In adopting the “median chronology” for Authenticity we followed what seems to be the best established and most widely endorsed date for the Buddha. It is still far from certain. Barring unexpected archeological discoveries, however, it seems that the bulk of evidence converges on this date, or not too far from it.


#6

Thank you. Quite a lot has been written about Prof Coningham’s work, even The Smithosonian:

Article in The New York Times


Contains quotes as follows:

"The archaeologists, led by Robin A. E. Coningham of Durham University in England, reported the findings on Monday in an article published online in the December issue of the international journal Antiquity. This was, they said, “the first archaeological evidence regarding the date of the life of Buddha.

“They also described the new line of research as having “the potential to provide yet more evidence for the earliest expressions of Buddhist architecture and ritual practice.”

"Concluding its report, Dr. Coningham’s group wrote that “the sequence at Lumbini is a microcosm for the development of Buddhism from a localized cult to a global religion.” The shrine, for example, was transformed from a localized timber temple into “a monumental Asokan-period temple and pillar complex inscribing it as a site of imperial pilgrimage.”

Article in the Antiquity Journal, published by the Cambridge Press:

The Abstract says: “Recent UNESCO-sponsored work at the major Buddhist centre of Lumbini in Nepal has sought to overcome these limitations, providing direct archaeological evidence of the nature of an early Buddhist shrine and a secure chronology.”

Prof Coningham’s keynote statement on Lumbini: YouTube

Lumbini, of course, is a World Heritage Site, within the UNESCO ambit. Prof Coningham works within this programme. I am surprised they have gone for the traditional dates. The research is funded by the Government of Japan.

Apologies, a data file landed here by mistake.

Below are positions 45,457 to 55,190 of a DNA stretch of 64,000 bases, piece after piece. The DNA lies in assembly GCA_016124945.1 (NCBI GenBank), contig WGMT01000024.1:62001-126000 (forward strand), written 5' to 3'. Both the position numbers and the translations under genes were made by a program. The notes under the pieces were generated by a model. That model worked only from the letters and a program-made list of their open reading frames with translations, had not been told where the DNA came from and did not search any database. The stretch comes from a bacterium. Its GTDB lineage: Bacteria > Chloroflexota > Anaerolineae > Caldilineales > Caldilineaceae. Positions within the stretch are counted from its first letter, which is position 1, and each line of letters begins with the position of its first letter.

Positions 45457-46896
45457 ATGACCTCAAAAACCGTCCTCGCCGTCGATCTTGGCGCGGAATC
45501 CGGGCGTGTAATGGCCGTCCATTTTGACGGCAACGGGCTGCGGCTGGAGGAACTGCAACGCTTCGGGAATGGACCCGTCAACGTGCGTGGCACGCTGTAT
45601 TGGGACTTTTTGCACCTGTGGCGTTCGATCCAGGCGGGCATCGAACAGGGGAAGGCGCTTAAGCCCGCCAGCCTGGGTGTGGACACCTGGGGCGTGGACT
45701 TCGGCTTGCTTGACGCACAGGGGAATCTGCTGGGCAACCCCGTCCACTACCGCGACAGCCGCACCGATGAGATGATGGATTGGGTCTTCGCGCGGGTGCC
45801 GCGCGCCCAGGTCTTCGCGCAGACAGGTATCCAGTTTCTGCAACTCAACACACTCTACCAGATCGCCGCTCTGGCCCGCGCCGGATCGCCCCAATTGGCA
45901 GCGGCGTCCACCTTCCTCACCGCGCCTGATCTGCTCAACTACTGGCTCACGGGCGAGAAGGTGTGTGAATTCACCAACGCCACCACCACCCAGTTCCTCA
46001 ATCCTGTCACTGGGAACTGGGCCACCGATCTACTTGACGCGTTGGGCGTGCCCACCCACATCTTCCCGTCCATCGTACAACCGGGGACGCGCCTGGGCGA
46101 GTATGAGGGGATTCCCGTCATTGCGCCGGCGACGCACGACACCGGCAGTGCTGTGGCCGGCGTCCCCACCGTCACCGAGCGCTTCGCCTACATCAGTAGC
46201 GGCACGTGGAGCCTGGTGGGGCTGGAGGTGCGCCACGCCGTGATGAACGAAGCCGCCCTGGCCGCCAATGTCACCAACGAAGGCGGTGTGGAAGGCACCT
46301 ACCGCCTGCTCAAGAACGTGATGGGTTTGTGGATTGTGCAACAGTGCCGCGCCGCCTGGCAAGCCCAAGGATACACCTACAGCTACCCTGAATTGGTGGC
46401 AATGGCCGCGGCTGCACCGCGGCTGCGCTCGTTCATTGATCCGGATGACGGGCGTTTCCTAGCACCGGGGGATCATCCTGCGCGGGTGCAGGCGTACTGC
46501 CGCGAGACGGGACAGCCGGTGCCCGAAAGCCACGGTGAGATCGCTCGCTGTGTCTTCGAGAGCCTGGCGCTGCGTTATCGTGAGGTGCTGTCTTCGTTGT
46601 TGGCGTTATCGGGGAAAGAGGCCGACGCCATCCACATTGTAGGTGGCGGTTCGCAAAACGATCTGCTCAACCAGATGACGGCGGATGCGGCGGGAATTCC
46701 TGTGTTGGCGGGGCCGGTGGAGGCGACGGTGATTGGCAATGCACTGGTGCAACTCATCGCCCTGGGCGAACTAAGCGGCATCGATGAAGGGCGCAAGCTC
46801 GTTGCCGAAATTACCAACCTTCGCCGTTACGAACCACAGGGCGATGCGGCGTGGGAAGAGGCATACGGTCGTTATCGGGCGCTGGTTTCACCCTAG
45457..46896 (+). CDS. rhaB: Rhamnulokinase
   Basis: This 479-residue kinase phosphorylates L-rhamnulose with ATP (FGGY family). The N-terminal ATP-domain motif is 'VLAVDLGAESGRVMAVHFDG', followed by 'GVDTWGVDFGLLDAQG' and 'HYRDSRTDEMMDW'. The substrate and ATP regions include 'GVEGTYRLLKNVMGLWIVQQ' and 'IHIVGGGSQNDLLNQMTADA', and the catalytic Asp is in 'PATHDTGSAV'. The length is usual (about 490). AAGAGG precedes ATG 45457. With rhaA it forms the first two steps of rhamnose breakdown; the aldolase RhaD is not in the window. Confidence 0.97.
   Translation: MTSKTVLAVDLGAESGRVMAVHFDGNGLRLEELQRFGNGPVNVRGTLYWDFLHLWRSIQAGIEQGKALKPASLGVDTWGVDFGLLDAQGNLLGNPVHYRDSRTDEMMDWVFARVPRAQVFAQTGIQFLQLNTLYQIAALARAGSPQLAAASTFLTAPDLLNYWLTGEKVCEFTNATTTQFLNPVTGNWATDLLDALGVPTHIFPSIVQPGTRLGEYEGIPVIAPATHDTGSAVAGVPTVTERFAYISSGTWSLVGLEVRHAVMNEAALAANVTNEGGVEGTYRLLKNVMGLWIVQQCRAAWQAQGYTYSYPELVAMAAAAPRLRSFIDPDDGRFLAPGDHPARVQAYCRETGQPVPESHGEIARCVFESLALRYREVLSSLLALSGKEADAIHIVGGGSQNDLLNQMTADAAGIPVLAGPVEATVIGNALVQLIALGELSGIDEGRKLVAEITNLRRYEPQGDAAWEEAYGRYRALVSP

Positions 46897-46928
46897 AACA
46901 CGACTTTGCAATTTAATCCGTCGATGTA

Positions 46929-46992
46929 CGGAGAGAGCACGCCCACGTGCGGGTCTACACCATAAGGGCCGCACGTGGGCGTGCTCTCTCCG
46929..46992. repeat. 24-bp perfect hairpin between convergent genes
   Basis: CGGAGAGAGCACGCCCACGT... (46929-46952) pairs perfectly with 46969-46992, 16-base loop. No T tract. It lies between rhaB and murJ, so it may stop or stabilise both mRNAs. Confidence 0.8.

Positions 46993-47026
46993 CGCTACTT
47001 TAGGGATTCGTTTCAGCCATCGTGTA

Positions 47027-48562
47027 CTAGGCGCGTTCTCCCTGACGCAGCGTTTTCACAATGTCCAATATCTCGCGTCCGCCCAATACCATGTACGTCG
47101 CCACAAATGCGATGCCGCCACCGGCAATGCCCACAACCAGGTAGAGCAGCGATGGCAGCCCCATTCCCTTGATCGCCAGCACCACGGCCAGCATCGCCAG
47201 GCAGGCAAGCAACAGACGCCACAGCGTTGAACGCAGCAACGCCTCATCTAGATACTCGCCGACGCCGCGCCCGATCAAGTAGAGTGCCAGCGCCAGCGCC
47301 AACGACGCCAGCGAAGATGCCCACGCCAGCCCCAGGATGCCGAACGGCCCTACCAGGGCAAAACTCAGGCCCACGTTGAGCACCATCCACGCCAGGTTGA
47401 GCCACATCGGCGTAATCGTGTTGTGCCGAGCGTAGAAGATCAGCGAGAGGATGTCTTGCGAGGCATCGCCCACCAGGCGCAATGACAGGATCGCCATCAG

Prof Coningham is at Durham University. He holds UNESCO’s 2014 Chair in Archaeological Ethics and Practice in Cultural Heritage in the Department of Archaeology, the Chair in Early Medieval Archaeology, and is Associate Director (World Heritage) of Durham’s Institute of Mediaeval and Early Modern Studies (IMEMS).

As a matter of interest, has anyone or a Buddhist organisation raised queries with UNESCO, concerning the dates or the work of Prof Coningham and his team?

Thank you.


#7

I see that these two references are from 2013, which makes them 7 years old; have there been no updates during the following years?

This Wikipedia article indicates that there are doubts about the conclusions drawn at the time.


#8

Here’s an interesting Tricycle article on the subject written by Richard Gombrich:


#9

Thank you for this article. I have read it with interest and also comments about it. Which leaves a seeker wanting to know the dates of the Birth and Parinibbana in limbo. It did not turn up in any of the Google searches I made. Tricycle operates through subscriptions. I hope this article has been made known to Antiquity, Smithsonian, UNESCO and the University of Durham. I haven’t come across any considered responses to it. As the research has been initiated by UNESCO and Lumbini is a World Heritage Site, will be keeping an eye on the project’s activities.